KUALA LUMPUR (Sept 7): The recent statement by Lembaga Tabung Haji (TH) disassociating itself from now-delisted TH Heavy Engineering Bhd (THHE) came following THHE's alleged delay in delivering three vessels under a RM738.9 million government contract, which came to light last month.
TH said it is no longer a shareholder of THHE after opposition politician and former religious affairs minister Datuk Seri Dr Mujahid Yusof Rawa questioned the delivery delay of the offshore patrol vessels (OPVs) by THHE to the Malaysian Maritime Enforcement Agency, an agency under the Ministry of Home Affairs.
Mujahid also urged the Public Accounts Committee to investigate the matter, to prevent the recurrence of a case similar to the littoral combat ship (LCS) scandal, in which another government-linked company, Boustead Naval Shipyard Sdn Bhd, failed to deliver six LCS to the Royal Malaysian Navy under a RM9 billion contract, despite several deadline postponements and after over RM6 billion had been paid.
For THHE, the OPVs' delivery falls under a January 2017 contract that was secured when TH was the single largest shareholder of THHE.
In a Sept 3 statement, TH said it transferred its stake to government-owned Urusharta Jamaah Sdn Bhd (UJSB) "due to weak performance by the company and as it did not provide the expected returns to TH".
The THHE share transfer — alongside more than 100 more listed companies TH invested in whose shares underperformed — was actually part of a rehabilitation exercise for TH in December 2018. This was because TH's investments deteriorated to the point it was illegal for the pilgrim fund to pay dividends to its contributors.
In fact, THHE's overall financial decline went beyond the contract and was at least nine years in the making, during which TH was the single largest shareholder of the troubled heavy engineering group, which only turned to shipbuilding six years ago.
Apart from the financial year ended Dec 31, 2019 (FY19), THHE has been loss-making since FY14.
How did the heavy engineering group, once a stock market darling, collapse on its own weight?
The contract for the supply of three OPVs was awarded to a 51:49 joint venture (JV) between Destini Bhd and THHE in 2017, following a letter of intent issued from the Malaysian government to THHE in 2016. At the time, TH owned a 29.8% stake in THHE. TH transferred its THHE stake to UJSB in 2018.
In 2021, THHE, now under UJSB, bought the remaining stake in the JV from Destini for RM121,131. An 18-month extension was granted by the government to deliver the vessels in August 2022, from the original deadlines in February, May, and August 2020.
It is unclear if any of the vessels has been delivered by now. The Edge Malaysia weekly, quoting sources in its article for the Aug 15-21 publication, reported that THHE would unlikely be able to, what with the first OPV being stranded onshore without a slipway to launch it.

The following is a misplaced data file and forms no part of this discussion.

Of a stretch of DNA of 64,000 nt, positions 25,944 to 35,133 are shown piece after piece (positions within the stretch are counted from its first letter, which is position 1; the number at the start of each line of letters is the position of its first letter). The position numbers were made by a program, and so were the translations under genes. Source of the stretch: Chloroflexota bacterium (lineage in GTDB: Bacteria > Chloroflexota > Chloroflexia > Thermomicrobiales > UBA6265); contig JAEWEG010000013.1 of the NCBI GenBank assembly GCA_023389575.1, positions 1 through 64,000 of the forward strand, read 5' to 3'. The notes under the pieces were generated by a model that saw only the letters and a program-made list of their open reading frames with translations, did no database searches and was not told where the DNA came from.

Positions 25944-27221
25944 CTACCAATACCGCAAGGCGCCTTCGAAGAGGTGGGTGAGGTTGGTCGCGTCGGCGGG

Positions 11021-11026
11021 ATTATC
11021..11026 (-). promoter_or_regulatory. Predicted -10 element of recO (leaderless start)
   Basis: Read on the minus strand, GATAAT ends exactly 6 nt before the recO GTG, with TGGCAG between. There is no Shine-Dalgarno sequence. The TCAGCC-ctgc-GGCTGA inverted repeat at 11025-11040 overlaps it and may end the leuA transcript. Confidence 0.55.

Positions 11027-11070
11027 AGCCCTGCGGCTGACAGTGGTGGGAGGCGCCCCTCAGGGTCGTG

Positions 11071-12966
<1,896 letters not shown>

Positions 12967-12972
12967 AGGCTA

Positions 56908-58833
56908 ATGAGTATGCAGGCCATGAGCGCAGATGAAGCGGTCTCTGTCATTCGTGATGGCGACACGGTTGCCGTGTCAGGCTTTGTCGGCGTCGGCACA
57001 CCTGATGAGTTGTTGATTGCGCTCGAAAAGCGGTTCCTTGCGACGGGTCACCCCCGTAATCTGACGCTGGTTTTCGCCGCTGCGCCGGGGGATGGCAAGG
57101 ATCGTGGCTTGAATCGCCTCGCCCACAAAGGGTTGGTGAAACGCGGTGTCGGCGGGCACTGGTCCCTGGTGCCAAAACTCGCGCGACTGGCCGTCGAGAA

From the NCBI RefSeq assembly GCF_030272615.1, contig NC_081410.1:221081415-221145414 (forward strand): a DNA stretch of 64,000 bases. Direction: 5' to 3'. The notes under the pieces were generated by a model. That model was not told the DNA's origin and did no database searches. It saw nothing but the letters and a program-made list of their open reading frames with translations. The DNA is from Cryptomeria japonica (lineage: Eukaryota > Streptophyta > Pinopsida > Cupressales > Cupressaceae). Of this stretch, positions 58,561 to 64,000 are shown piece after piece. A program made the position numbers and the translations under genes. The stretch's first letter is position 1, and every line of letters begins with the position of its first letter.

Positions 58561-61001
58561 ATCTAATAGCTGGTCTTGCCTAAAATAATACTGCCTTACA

THHE's latest comment on the slipway was that it incurred RM13 million capital commitment in second quarter ended June 30, 2022 (2QFY22) for the infrastructure of a slipway at its fabrication yard in Pulau Indah, Klang, Selangor with completion expected by February 2023.
The Edge has reached out to the Ministry of Home Affairs for comment, but has yet to receive any response at press time.
The OPV project is not the only failed project by THHE, of which TH first emerged as a substantial shareholder in late 2007 (then Ramunia Holdings Bhd) before becoming the controlling shareholder in 2012.
Recall that MISC Bhd was mooted to undertake a reverse takeover of the firm in 2008 — but later called it off due to "unsatisfactory due diligence findings".
THHE's fabrication yard in Pulau Indah was blacklisted by Petroliam Nasional Bhd for four years from April 2016 to January 2020 following non-performance of the Kinabalu Non-Associated Gas Development Project.
The company, after a two-year extension, also failed to deliver a US$900 million (RM4.05 billion) contract to charter a floating production storage offloading (FPSO) asset at the Layang oil and gas field offshore Sarawak in 2018. The project was eventually taken over by Yinson Holdings Bhd.
In the last nine financial years, THHE's worst year was FY16, when it incurred a net loss of RM365.84 million with a revenue of RM17.78 million, due to the absence of projects and the impairment of assets. By 2QFY22, its accumulated losses stood at RM645.99 million, with borrowings at RM151.87 million against cash of RM3.59 million.
Shares of THHE, which entered the Practice Note 17 status in April 2018, were suspended from trading from December 2021. THHE was delisted on Monday (Sept 5) after failing to secure an eighth extension to submit a regularisation plan to Bursa Malaysia. The counter last traded at one sen — a far cry from its peak of RM1.91 in 2008.
UJSB now owns a 64.45% stake in THHE. In 2020, the Ministry of Finance's special-purpose vehicle sought a waiver from making a mandatory general offer for shares it did not own in THHE following a preference share conversion exercise.